Red Bull Isn't Just a Drink — It's the Future of the Music Industry
The whole world knows that Red Bull, despite their advertising to the contrary, doesn't really give you wings. What they may not realize is that for some of the best indie musicians out there, Red Bull gives them something much better: support and curation that labels can no longer provide.
For years now, Red Bull has actually been one of the most devoted supporters of our country's indie music scene. In a Fader essay called "How Red Bull Is Changing What It Means to Be an Independent Musician," Emilie Friedlander details how their inventive Red Bull Music Academy and Sound Select programs have helped break and support artists who are now fast becoming household names. Acts like Chance the Rapper, Le1f and electronic music producer Hudson Mohawke might not be nearly as famous today were it not for the company. The beverage giant's revolutionary involvement is only growing. At this point, if you see a band supported by Red Bull, it's safe to assume that they have a shot at being the next big thing.
The main way that Red Bull breaks new acts is through their Sound Select program. They highlight up-and-coming artists from around the world and work with them to get them huge new levels of exposure at big-name venues throughout the year. The brand recently got Los Angeles indie rock act the Bad Suns their first major festival slot at Hangout Fest this past summer. In their pre-show interviews, the band was giddy and nervous, fanboying out about all the acts they were going to catch after their own set. But they absolutely killed it when they took the stage. The band has since booked even more big shows around the country, adding more tour dates every month and releasing bold music along the way.
Last month, Sound Select highlighted genre-bending folk band Little TyBee and Air Review, having both acts open for the established indie act Kurt Vile and the Violators at a show at the First Unitarian Church in Los Angeles. Stereogum writer Ryan Leas was taken aback by the "impressive range and orchestration" of Air Review's songs, and thanks to the association with Kurt Vile, a lot more people may soon hear their stunning guitar work.
Parts of Red Bull's Sound Select are also dedicated to helping artists familiarize themselves with strategies on how to manage the complexities and difficulties of today's music industry.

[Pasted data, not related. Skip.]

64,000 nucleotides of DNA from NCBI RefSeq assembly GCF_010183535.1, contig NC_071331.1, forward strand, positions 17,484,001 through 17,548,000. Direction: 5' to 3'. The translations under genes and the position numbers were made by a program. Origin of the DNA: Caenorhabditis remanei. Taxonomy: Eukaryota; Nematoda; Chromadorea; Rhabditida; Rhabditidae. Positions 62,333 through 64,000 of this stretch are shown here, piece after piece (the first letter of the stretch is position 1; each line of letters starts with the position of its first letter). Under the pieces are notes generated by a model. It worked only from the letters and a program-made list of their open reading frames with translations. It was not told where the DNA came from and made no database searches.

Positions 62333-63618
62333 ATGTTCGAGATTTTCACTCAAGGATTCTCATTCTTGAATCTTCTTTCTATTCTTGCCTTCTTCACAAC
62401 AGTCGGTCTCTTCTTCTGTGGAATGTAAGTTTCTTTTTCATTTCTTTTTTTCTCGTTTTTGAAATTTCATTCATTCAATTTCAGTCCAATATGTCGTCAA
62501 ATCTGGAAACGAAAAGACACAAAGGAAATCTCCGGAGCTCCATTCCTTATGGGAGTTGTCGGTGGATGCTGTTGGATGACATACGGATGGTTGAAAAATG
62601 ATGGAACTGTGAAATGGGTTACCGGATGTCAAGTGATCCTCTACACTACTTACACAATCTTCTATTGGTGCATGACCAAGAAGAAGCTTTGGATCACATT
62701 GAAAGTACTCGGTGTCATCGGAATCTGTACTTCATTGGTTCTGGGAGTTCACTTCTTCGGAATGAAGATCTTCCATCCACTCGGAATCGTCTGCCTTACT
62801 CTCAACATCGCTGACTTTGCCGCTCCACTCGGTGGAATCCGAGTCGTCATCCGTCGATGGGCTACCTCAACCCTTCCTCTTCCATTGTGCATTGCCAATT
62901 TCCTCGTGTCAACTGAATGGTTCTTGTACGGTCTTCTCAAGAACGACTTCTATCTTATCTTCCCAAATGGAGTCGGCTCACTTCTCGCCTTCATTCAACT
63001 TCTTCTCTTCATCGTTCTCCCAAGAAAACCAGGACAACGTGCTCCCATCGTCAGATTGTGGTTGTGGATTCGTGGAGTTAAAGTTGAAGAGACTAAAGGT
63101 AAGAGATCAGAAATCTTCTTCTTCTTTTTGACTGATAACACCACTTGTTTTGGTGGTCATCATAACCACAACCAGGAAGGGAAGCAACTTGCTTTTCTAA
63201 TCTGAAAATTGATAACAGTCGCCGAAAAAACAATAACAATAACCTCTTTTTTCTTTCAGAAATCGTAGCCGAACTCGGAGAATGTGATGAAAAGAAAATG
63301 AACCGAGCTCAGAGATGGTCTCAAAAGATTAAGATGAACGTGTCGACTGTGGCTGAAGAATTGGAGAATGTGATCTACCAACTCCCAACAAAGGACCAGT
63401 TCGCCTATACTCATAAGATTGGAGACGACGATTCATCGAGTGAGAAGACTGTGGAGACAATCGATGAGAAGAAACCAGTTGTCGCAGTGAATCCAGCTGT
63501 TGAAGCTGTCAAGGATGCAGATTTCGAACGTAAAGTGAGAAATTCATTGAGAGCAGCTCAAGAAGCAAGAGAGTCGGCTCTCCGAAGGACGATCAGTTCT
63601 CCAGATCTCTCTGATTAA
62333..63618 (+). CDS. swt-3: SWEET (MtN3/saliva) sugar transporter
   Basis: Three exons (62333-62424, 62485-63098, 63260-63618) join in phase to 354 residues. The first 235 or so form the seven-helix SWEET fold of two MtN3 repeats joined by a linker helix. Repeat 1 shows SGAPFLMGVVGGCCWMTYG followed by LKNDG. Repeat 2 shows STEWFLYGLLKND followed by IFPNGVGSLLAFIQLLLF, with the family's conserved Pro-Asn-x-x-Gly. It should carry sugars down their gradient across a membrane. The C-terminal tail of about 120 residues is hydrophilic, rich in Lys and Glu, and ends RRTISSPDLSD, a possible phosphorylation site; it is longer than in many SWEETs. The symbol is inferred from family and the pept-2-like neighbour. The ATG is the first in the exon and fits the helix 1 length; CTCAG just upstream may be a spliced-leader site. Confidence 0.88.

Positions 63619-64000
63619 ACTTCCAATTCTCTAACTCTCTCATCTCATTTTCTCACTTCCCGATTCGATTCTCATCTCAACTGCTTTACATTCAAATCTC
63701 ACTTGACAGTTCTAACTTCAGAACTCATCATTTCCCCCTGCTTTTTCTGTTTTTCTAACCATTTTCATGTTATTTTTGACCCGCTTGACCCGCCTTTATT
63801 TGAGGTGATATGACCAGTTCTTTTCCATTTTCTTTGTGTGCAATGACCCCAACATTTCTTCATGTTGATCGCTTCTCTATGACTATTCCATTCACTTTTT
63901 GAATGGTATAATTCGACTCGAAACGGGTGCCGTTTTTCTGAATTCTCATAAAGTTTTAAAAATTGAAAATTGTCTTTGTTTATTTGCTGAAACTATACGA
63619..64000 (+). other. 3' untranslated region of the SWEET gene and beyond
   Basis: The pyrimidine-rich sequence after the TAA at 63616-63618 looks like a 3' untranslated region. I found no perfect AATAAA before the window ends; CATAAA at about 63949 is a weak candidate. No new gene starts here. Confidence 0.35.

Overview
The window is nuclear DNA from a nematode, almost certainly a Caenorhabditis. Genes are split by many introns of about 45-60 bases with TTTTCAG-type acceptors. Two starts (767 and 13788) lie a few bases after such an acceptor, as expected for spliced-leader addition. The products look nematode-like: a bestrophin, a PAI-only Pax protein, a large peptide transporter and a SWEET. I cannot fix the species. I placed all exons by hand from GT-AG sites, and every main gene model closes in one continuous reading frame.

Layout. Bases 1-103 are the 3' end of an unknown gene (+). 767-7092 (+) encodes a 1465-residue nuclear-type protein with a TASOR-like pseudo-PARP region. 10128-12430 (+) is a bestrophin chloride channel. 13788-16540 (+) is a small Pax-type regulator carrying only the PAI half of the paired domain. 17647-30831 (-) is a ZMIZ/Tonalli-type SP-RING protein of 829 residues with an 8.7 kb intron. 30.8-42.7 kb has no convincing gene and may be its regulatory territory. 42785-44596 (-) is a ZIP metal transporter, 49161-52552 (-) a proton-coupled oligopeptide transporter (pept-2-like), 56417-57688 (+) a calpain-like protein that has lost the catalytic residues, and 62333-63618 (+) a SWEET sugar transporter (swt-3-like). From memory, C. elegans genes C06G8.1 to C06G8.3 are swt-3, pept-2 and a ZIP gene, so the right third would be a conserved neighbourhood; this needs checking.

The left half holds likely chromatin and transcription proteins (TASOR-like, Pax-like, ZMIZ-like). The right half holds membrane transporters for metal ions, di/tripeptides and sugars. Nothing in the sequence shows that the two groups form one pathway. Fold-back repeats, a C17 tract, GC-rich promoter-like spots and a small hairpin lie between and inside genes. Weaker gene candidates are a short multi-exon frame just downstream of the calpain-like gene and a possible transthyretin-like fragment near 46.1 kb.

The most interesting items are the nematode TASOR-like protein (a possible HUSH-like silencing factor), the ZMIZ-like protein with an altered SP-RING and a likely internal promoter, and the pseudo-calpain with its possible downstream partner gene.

"It's about helping them to navigate the business in music and helping to support them to get where they want to go," Stephen Canfield, a representative for Sound Select, told Fader. "I think probably the best way to think about it is that it's kind of similar to how we develop athletes, as a company."
And the music is good enough that it's unimpeachable. Somewhat surprisingly, Red Bull's intervention in the indie scene has drawn little of the same criticism that other companies have. Fans and artists have absolutely torn apart the likes of Doritos, Subway and AT&T, which all hopped in bed with the indie music scene by contributing to last year's SXSW festival. Rising indie rapper ScHoolboy Q gave a scathing critique of that corporate intervention, saying, "I'm tired of performing and seeing my fans outside the gate ... It's not about the fans no more. It's all about money [and] who can give you the best look."
For the most part, artists working with Red Bull have not expressed anything like this, mainly because the company doesn't put the same emphasis on profitability — it seems to care mainly about being associated with badass acts. To those taking part, it feels more like a community of like-minded patrons and artists capable of supporting odd ducks like disco-loving Sound Select band Roses.
This is the kind of thing the music industry so badly needs — a nurturing community that aims for something unique and high quality. Red Bull has been able to bring out the best in the artists they've worked with, while helping them understand the tougher aspects of the business.
That stands in stark contrast to the experience of artists going through traditional channels who are struggling to draw revenue from new music distribution models. As Mic's Matt Pollock recently wrote, big labels are growing more and more hesitant to hire acts with styles that diverge heavily from sounds that are already proven to be successful. But Red Bull is getting money to the acts that deserve it and encouraging new, genre-pushing music. The cash cows of corporate patronage don't necessarily have to be as evil as rock music may once have claimed — sometimes they even give you wings.